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Transnational crime, human rights, criminal law


This chapter examines the troubled relationship between the various legal regimes under which states cooperate to suppress crime and the protection of human rights, specifically the procedural human rights of individuals targeted for investigation in transnational cases. It provides an analysis of what rights protections exist in the context of the suppression treaties themselves, and also whether and to what extent international human rights law imposes obligations on states when they engage in inter-state cooperation in criminal matters (eg extradition, mutual legal assistance). It concludes that despite the topic being an active one for some decades, relatively few hard human rights norms can be found in this setting, and ponders the limitations of political will and implications for the rule of law.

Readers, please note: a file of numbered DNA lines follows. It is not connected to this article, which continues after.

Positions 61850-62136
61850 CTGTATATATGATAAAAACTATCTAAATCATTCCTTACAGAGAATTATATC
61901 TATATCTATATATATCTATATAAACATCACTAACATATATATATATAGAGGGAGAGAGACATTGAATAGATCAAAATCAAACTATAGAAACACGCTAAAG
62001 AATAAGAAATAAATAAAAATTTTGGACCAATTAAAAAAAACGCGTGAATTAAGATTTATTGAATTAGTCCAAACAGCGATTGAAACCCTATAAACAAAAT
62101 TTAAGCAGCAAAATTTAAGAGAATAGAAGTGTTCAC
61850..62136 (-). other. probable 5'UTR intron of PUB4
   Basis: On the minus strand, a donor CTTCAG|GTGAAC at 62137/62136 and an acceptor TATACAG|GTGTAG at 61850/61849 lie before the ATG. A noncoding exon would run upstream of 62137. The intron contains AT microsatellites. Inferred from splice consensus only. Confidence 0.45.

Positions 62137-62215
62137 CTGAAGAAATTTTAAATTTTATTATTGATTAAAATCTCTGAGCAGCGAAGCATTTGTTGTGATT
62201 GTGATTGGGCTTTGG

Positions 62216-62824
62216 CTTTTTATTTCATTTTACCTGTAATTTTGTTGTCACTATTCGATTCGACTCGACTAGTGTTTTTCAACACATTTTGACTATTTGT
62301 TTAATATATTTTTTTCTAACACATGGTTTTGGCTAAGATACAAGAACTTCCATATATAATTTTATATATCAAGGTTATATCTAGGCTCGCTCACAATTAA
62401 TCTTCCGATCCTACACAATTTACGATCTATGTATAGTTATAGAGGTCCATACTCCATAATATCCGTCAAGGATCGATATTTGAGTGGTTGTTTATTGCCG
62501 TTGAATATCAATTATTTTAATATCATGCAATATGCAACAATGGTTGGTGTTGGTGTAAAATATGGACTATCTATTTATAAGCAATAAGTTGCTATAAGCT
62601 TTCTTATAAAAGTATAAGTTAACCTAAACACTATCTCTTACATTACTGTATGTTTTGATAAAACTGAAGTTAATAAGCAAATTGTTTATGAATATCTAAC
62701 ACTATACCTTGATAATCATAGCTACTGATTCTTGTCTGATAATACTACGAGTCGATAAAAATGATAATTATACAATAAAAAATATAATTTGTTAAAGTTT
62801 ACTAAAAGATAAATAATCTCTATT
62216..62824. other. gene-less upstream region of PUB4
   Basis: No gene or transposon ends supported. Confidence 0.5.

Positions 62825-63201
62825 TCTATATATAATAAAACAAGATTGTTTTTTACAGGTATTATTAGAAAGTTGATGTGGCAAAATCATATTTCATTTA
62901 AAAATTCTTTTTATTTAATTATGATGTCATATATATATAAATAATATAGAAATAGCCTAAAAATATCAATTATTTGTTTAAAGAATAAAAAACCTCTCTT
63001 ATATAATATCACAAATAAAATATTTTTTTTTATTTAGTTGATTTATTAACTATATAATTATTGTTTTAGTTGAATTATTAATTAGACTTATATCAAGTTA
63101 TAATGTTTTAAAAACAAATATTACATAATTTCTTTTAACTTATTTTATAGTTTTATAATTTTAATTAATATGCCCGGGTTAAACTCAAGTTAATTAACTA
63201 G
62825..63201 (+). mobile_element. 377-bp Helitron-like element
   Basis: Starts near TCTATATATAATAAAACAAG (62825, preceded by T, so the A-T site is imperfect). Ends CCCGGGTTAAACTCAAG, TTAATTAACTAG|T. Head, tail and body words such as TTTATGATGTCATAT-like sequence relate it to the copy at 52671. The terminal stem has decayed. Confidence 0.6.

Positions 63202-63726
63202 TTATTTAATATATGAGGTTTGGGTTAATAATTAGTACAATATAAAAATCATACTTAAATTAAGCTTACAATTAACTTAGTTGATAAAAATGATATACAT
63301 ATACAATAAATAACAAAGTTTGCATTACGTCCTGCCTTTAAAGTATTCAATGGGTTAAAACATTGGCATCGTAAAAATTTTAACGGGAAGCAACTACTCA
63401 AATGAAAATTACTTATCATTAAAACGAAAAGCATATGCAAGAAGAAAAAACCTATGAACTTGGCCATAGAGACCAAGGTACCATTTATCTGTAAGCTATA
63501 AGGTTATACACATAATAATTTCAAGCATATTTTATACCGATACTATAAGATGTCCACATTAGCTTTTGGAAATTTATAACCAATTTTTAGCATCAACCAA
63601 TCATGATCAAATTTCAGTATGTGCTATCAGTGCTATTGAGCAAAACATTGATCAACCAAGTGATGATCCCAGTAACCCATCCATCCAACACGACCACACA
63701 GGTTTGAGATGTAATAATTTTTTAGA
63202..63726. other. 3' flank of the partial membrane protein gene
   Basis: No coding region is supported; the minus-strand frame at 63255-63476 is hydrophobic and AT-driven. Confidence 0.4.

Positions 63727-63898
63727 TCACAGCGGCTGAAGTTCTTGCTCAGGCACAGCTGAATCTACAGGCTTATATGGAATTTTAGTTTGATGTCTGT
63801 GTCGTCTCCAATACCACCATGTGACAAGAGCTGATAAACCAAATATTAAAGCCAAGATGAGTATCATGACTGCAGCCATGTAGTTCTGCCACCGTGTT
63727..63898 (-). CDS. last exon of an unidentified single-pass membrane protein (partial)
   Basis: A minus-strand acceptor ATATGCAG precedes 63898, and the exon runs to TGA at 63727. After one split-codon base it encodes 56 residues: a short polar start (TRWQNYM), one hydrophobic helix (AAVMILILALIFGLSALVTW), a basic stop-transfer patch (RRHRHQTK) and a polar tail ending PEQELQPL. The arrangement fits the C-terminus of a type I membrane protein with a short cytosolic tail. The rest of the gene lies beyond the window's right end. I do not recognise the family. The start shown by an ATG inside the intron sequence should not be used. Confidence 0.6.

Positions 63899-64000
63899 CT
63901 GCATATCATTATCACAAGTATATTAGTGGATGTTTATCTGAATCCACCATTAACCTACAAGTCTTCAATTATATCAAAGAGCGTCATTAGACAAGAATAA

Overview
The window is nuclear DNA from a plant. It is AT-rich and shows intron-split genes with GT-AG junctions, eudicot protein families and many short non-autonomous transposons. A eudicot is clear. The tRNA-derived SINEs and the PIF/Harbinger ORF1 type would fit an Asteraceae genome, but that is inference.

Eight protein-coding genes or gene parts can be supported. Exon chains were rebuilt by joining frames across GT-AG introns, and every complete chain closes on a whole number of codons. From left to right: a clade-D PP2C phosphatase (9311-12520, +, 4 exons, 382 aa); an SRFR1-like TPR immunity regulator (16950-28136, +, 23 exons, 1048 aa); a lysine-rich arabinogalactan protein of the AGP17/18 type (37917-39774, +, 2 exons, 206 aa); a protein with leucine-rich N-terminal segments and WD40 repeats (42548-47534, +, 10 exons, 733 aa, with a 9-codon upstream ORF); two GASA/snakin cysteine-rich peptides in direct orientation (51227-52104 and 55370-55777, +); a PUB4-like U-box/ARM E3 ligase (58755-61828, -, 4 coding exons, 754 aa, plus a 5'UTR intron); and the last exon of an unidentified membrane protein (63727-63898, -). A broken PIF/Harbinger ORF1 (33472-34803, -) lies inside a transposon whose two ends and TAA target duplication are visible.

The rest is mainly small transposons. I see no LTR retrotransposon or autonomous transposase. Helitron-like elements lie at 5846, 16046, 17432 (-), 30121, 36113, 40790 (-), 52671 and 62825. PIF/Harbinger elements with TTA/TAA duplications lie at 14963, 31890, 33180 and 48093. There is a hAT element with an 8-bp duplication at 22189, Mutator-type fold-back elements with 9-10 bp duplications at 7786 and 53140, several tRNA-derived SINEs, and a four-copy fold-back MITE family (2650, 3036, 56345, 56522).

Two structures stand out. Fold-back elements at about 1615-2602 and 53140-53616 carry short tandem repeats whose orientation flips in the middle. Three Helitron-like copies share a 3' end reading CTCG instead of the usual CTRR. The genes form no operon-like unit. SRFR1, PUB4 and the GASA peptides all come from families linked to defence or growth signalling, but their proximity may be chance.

From the Selected Works of Robert Currie.